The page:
• Many studies have found that sanitizers with an alcohol concentration between 60–95% are more effective at killing germs than those with a lower alcohol concentration or non-alcohol-based hand sanitizers.
  • Non-alcohol-based hand sanitizers may not work equally well for all classes of germs
  •  Non- alcoholic sanitizer merely reduce the growth of germs rather than kill them outright or be more likely to irritate skin than alcohol-based hand sanitizer
  • When hands are heavily soiled or greasy, hand sanitizers may not work well and handwashing should be used.
  • Hand sanitizers cannot remove or inactivate many types of harmful chemicals.

December is National Handwishing Awareness Month so now is a GREAT time to start practicing these methods if you are not already. Bottom line is, if you don’t want to be SICK, wash those hands every chance you GET. For more information on handwashing and prevention of spreading illness and infection please visit:

National Handwashing Awareness Week

and/or

https://www.cdc.gov/handwashing/show-me-the-science-hand-sanitizer.html

Have You Been Eating Your Vegetables?


Christina Falahee
Wellness Coordinator

November is national Spinach and Squash Month! Squash and spinach are some of the most versatile and delicious vegetables available throughout the world. They are not only tasty but they are good for you too. These vegetables may not at the top of your everyday meal list but after seeing some of their benefits below you might want to change that.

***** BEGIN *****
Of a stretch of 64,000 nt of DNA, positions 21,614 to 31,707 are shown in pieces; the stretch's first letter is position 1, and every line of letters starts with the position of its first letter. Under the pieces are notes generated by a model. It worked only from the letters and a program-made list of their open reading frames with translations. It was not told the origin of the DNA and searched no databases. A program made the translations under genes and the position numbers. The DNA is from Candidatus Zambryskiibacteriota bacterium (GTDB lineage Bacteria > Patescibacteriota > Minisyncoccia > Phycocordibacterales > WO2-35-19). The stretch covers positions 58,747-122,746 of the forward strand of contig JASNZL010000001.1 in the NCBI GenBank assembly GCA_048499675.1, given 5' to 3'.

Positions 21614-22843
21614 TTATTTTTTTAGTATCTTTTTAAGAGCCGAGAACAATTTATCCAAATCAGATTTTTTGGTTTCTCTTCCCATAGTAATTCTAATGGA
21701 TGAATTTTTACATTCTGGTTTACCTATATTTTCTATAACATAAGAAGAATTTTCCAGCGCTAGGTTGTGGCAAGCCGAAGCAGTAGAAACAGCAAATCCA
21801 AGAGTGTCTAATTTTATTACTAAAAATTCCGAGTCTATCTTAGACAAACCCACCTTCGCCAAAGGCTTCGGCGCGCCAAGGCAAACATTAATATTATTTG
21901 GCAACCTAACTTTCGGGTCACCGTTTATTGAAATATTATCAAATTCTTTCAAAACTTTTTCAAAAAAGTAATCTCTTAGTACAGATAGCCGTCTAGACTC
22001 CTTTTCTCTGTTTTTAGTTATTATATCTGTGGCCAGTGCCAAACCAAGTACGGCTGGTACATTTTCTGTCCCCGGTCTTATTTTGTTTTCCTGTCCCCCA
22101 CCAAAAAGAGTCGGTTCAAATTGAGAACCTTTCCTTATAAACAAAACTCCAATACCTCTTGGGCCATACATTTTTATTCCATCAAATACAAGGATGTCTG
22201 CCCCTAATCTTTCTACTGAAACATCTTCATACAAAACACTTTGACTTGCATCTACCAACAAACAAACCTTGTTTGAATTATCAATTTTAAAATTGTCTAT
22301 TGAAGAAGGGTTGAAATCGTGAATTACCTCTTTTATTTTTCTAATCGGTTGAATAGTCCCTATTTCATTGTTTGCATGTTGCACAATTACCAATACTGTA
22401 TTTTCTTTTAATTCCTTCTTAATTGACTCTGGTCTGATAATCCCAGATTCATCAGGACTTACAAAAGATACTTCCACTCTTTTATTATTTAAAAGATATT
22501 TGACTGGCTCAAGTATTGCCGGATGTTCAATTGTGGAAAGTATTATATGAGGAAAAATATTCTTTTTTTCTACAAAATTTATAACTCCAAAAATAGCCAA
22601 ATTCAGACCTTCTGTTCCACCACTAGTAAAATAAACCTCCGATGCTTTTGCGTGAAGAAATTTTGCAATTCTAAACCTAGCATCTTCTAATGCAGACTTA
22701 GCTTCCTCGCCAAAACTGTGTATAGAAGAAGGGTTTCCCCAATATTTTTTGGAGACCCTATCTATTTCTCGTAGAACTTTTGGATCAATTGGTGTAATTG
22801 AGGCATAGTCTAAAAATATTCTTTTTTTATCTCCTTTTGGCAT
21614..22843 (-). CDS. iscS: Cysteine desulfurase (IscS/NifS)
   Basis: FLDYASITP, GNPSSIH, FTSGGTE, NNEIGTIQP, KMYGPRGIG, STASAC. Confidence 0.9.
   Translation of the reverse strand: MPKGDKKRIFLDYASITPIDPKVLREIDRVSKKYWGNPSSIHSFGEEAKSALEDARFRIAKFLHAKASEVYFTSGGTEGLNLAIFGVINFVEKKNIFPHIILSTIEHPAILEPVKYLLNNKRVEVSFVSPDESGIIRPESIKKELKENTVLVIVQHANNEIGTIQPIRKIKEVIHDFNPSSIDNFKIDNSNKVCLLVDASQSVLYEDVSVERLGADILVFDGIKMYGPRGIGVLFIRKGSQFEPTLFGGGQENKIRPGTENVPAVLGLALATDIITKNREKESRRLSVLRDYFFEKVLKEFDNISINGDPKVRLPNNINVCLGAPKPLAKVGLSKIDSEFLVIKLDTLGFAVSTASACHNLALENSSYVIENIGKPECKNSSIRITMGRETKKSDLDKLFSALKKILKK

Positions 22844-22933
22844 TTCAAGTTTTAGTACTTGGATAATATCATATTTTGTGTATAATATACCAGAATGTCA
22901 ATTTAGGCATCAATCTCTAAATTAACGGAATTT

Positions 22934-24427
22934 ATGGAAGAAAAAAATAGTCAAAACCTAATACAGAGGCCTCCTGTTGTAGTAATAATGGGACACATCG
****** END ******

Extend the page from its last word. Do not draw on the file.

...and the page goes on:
Nutritional benefits of Squash:

  • Boosts Immunity: Squash contains many nutrients, including vitamin A and C, magnesium, and many other antioxidant compounds which together helps the body boost its immune response and defend against foreign substances that can lead to a variety of illnesses.
  • Manage Diabetes: Certain types of squash contain dietary fiber such as pectin, which is an essential element in blood sugar regulation throughout the body. It helps reduce the plunges and peaks that can make a diabetics’ life difficult.
  • Treats Asthma: Squash’s antioxidant and anti-inflammatory properties have been linked to a reduction in asthmatic conditions.

Nutritional Benefits of Spinach:

  • Improves Eyesight: Spinach contains beta-carotene, lutein, and xanthene, all of which can reduce the puffiness or irritation in the eyes.
  • Maintains Blood Pressure: Spinach contains very high content of potassium which helps lower blood pressure.
  • Strengthens Muscle: The antioxidants in spinach play an important role in strengthening muscles, including the heart muscles.

For more information on the nutritional benefits of spinach and squash visit
https://www.organicfacts.net/health-benefits/vegetable/health-benefits-of-spinach.html

Spinach and Squash Fun Facts:

  • Did you know that spinach can survive through the winter and be just as healthy during the Spring?
  • Squash is one of the oldest cultivated crops on earth, archaeological data traces their origins back to 10,000 years ago in Mesoamerica.

Try Out Some Spinach and Squash recipes: